U.S. Vice President Mike Pence and other top White House officials urged conservative activists on Thursday to set aside differences and unite behind President Donald Trump's agenda stressing tough trade and immigration policies.
Addressing the annual Conservative Political Action Conference, or CPAC, in suburban Maryland, outside Washington, Pence rallied the large group of Republicans who helped elect Trump on Nov. 8.
"My friends, this is our time. This is the chance we've worked so hard for so long to see. This is the time to prove again that our answers are the right answers for America," Pence said.
Trump was due to address CPAC on Friday.
Earlier on Thursday, Trump's chief strategist, Steve Bannon, known as a forceful influence in the White House, made a rare public appearance to appeal for support for the Republican president.
"We want you to have our back" in upcoming battles, Bannon told the gathering, denouncing media criticism of Trump. He appeared onstage along with White House chief of staff Reince Priebus.
The early days of the new administration have been marked by deep post-election divisions between Trump backers and liberals over the president's temporary travel ban on people from seven Muslim-majority countries, as well as moves to increase deportations of illegal immigrants and build a wall on the border with Mexico.
While conservatives celebrate Trump's role in delivering them victory in November's election, his agenda veers from traditional right-wing principles like limited government and open trade.
Republicans who control the White House and Congress are also arguing over how to dismantle and replace former Democratic President Barack Obama's landmark healthcare law.
Bannon and Priebus both sought to dispel a sense of disorder in the White House portrayed in media accounts.
Referring to media criticism of Trump and echoing the president's attacks on the media, Bannon warned: "It's going to get worse every day" as Trump presses forward with his 2016 campaign promises.
"If you think they're going to give you your country back without a fight you are sadly mistaken," said Bannon, who formerly ran the confrontational right-wing website Breitbart News. He blamed the "corporatist, globalist media that are adamantly opposed to an economic nationalist agenda" under Trump.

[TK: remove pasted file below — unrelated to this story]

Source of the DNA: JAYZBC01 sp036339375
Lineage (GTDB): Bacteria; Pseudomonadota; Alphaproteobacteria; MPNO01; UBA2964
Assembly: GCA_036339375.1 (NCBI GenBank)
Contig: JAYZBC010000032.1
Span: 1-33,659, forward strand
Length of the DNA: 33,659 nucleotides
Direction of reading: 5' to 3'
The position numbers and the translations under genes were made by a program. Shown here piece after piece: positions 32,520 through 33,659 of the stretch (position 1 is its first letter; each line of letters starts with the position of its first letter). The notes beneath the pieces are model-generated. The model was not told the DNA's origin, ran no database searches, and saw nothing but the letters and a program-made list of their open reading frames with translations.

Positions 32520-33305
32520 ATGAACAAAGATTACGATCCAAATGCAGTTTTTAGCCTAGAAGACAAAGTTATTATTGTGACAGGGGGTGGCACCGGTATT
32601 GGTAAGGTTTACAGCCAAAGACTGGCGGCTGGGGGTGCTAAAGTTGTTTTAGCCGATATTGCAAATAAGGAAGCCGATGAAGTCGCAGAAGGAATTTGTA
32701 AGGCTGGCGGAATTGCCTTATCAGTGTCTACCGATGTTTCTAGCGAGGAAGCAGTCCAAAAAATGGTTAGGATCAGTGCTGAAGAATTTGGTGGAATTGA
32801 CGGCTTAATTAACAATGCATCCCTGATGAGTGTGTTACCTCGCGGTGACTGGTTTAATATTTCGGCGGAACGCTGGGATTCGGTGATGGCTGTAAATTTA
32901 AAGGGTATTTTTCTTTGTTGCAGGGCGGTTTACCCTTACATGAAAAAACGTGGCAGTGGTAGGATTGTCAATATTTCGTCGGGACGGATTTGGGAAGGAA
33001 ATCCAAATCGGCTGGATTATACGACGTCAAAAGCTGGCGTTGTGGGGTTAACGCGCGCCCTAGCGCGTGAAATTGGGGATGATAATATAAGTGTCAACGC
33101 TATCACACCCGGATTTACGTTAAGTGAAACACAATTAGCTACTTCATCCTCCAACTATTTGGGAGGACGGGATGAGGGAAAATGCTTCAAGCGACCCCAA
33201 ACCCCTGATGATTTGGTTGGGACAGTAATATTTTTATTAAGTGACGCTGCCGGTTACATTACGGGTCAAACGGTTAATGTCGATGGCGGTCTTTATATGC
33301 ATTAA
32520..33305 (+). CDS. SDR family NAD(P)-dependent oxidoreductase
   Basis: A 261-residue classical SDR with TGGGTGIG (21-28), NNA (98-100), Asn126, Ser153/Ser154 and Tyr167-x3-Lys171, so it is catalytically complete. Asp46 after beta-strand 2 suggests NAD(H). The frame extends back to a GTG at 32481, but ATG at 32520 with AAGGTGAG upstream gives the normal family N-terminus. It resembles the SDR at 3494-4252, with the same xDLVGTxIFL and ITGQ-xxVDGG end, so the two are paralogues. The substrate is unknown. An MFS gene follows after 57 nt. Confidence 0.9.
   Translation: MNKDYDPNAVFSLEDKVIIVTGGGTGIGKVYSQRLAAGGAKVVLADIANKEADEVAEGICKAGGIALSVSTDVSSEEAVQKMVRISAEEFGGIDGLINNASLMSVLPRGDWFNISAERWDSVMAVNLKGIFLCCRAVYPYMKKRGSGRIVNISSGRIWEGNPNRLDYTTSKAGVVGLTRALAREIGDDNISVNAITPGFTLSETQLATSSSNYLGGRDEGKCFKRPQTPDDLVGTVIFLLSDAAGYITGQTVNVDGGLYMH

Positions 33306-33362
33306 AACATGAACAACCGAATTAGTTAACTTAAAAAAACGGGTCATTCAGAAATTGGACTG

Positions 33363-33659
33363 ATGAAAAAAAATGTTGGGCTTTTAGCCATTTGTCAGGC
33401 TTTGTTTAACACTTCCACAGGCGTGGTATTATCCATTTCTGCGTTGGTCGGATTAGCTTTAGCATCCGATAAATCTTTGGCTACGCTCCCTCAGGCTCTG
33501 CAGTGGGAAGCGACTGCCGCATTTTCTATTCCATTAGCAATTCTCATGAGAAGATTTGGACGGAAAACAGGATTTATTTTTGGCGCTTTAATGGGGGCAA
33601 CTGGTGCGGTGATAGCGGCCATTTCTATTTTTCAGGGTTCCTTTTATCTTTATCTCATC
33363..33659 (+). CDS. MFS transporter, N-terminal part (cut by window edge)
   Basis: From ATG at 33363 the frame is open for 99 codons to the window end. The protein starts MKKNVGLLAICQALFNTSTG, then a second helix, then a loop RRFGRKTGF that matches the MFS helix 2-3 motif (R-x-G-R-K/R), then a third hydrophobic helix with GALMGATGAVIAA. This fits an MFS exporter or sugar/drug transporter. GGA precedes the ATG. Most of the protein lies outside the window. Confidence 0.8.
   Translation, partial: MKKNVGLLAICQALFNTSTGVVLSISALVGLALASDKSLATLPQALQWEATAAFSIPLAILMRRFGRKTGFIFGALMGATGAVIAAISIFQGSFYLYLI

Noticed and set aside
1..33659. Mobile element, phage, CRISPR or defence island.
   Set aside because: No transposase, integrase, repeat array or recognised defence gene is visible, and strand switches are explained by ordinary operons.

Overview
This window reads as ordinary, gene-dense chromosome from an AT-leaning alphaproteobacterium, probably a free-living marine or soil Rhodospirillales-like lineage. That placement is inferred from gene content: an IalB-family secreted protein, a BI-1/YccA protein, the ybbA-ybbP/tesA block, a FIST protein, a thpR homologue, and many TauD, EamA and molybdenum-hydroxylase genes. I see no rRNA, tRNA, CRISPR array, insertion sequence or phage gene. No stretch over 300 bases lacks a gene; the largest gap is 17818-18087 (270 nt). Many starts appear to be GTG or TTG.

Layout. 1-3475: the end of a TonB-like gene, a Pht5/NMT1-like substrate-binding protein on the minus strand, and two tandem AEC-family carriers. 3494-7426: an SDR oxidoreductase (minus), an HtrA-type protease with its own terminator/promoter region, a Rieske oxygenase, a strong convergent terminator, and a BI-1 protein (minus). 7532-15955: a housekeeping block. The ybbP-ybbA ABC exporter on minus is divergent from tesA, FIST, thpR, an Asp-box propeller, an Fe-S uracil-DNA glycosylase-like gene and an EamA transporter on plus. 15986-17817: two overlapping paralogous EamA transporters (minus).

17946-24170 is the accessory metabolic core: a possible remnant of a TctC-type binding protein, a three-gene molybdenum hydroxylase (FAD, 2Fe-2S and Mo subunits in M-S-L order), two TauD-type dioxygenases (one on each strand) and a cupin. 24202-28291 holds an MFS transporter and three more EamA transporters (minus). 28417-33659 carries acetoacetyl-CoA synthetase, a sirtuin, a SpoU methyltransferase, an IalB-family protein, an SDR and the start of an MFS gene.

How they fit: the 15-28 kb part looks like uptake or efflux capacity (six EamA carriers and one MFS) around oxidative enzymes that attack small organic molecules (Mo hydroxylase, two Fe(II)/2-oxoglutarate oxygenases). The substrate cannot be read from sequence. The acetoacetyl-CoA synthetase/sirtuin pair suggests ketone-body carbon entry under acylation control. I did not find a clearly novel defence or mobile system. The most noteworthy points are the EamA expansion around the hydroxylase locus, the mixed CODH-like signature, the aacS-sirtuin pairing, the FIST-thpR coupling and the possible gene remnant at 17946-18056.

The CPAC conference, once a fringe event but now decidedly in the Republican mainstream, is being attended by an estimated 10,000 activists.
White House adviser Kellyanne Conway, in remarks to the group, credited Trump with revitalizing the Republican Party's right wing.
"Every great movement ends up being a little bit sclerotic and dusty after a time, and I think they (conservatives) need an infusion of energy," Conway said.
CPAC organizers are trying to steer clear of controversy over the alt-right movement, a loose grouping that includes neo-Nazis, white supremacists and anti-Semites whom Trump has been slow to denounce. Breitbart has a following among some of those groups and Bannon in the past had called the media organization a platform for the movement.
Some Breitbart staffers were scheduled to participate in CPAC panel discussions.
"We don't think there's any role for the alt-right in the conservative movement," Matt Schlapp, head of the American Conservative Union, which organizes CPAC, said in a phone interview.
Just a month into his presidency, Trump is already being compared by some conservatives to their hero, former President Ronald Reagan, who swept into office in 1981 with a small-government, free-trade, tax-cutting agenda that energized the Republican right wing and molded the views of many of the CPAC faithful.
Trump so far has been "pitch-perfect with conservatives as he starts his administration," said Schlapp.
Even so, some conservatives, including some at CPAC, are nervously watching Trump.
Trump has proposed a major expansion of government to police immigration. He has already canceled a trade deal with Asia-Pacific neighbors and sharply criticized one among the United States, Mexico and Canada.
"I always worry any discussion about trade competition and tariffs ... misdirects the focus," said CPAC stalwart Grover Norquist, a powerful advocate of low taxes and small government.
On taxes, Trump has backed cuts in rates, but his position on a Republican tax package under debate in Congress is unclear.
Schlapp credited Trump with naming the most conservative Cabinet in a half-century and nominating a Supreme Court justice, Neil Gorsuch, who has conservatives' blessings.
Trump has also thrilled conservatives by working hand in glove with congressional Republicans on overturning or gutting a handful of Obama-era regulations, including one that prevented coal companies from dumping waste into rivers and streams.
(Additional reporting by John Whitesides, Susan Heavey and Doina Chiacu; Editing by Frances Kerry and Peter Cooney)